Richard, Congratulations on your very lucky "find!" These are definitely first-generation AR-3s (notice the pressboard grill frame with only one side with the angle support at the woofer end). These would also have the midrange drivers without the later white butyl-latex around the voice-coil gap, and thus these midrange drivers likely haven't lost efficiency as the white material hardens later in life! The white material was added by Roy Allison after he joined AR in late 1959. This is perhaps the most "famous" loudspeaker system ever built during the 1950-1980 period, so you should be proud of your find. If I had these speakers, I would not even attempt to remove the grills. It is actually very rare to find a pair as unmolested as these. First of all, it will not be easy to get the the grills off, and once you do, you'll never get them back on like it was done at the factory. There will always be a sag here or there. If all of the drivers work okay, you are actually in good shape. The one tweeter that sounds like it is distorting might likely have "popped" slightly, a condition whereby the dome separates at an angle from the foam suspension because of the pressure of the fiberglass pad under the dome and the presence of excessive amplifier power somewhere in time. This occurred in a pretty good number of tweeters, so it's not uncommon, considering the very low sensitivity of these special loudspeakers. Most amplifiers just don't perform well with AR-3s, but the McIntosh transformer-coupled amps love the AR-3s, so you are lucky to have that Mac amp. These 3s likely also have oil-filled capacitors in the crossover, so the capacitance values have likely not changed over time. The level controls are always the culprits in poor midrange and tweeter performance, so the only way to tackle this (without ripping into the speakers) is to use some contact spray down along the shafts of each level control (with speakers face-down) and then begin the routine of "twiddling" the controls backward and forwards several hundred times. Then you leave the room and return in a day or so only to find that some contact has mysteriously returned! If you can get the controls to function, I would not try to go in and change crossover pieces. As for the Ponderosa Pine "utility" cabinets, I would leave them 100% stock and don't put any finish on the wood at all. You could sand the wood and wax them lightly, but if you finish them, they will look worse. The black paint isn't pretty, but you could sand some of it away and not worry about the rest! It doesn't actually detract from the true value of these speakers. The utility cabinets were originally not designed to have anything on them, thus the "utility" moniker. Utility speakers were to be the "workhorses" of the industry, and many were used in professional applications. The grill molding is solid birch, and it should be sanded and lightly waxed only as well. You are lucky to have found these speakers. That serial number range indicates that they were built in the first three or four months of production, around February or March of 1959. The AR-3 was officially introduced to the public in July, 1958 at the Chicago audio fair, and this was the only time the prototype was shown to the public (only one ever made). By the Fall of 1958, the AR-3 was officially introduced at the New York High Fidelity Music Show. In the first day, AR received 500 firm orders from dealers. The AR-3 speaker began to ship to dealers in the early months of 1959. Beautiful speakers! --Tom Tyson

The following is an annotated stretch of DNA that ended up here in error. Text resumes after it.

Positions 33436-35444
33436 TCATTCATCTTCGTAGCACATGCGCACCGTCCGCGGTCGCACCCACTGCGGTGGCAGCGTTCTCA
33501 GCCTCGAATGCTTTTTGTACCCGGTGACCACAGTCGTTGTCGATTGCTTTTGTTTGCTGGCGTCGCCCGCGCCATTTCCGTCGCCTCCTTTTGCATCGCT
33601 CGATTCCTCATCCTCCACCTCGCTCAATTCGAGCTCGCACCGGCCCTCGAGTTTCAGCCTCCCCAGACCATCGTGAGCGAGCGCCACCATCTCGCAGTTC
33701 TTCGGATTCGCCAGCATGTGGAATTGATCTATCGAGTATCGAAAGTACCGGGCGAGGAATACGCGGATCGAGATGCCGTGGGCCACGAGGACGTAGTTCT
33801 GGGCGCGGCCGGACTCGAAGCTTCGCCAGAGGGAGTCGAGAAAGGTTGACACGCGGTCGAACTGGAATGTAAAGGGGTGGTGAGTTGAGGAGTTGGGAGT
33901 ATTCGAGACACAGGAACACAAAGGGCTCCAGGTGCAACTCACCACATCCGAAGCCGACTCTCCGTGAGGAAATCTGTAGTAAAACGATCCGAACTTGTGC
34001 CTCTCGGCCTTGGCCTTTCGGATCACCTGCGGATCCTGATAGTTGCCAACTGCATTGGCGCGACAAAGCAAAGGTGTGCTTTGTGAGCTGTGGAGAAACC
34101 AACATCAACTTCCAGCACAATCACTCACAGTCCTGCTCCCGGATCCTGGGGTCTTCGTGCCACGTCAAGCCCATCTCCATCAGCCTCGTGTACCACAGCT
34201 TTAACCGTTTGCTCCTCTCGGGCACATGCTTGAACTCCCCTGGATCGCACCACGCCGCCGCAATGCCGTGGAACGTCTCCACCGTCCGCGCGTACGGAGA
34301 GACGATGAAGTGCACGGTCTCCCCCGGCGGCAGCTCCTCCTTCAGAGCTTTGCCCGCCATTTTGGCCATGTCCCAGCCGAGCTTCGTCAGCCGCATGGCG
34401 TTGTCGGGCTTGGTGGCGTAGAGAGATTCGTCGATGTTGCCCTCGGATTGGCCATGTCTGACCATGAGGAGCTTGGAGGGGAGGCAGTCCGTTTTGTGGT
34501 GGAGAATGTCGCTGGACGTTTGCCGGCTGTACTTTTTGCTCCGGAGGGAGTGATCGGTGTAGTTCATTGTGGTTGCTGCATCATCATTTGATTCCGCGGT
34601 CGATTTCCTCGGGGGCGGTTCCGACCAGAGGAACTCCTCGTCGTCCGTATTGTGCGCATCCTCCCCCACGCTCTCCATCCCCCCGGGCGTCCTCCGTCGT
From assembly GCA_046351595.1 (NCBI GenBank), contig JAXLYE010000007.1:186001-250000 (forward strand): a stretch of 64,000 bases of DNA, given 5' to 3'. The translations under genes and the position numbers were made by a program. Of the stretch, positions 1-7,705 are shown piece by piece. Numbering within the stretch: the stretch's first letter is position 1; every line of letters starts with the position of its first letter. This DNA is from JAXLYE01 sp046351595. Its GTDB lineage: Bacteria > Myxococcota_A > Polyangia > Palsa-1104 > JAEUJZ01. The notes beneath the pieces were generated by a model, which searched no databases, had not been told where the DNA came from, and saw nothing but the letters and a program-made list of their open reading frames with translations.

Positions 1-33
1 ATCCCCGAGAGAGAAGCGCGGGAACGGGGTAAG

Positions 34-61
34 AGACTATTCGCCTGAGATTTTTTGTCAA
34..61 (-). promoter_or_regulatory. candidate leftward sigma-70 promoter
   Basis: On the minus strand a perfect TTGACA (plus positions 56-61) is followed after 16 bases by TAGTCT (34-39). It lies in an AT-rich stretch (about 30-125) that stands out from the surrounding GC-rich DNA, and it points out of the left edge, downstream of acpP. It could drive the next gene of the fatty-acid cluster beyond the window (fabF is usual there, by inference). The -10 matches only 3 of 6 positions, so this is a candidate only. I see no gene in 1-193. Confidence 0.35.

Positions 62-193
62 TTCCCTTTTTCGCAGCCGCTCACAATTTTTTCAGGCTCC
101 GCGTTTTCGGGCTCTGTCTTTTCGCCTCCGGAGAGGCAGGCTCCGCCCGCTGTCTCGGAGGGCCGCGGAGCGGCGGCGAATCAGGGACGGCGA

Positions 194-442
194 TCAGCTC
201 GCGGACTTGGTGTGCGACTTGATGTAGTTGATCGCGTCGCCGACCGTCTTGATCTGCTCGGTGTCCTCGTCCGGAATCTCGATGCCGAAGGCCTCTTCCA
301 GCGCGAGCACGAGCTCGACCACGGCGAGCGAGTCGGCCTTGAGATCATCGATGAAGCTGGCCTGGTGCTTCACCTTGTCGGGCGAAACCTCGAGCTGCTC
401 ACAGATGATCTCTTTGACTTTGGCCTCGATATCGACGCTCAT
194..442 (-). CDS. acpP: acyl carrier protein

4. tysontom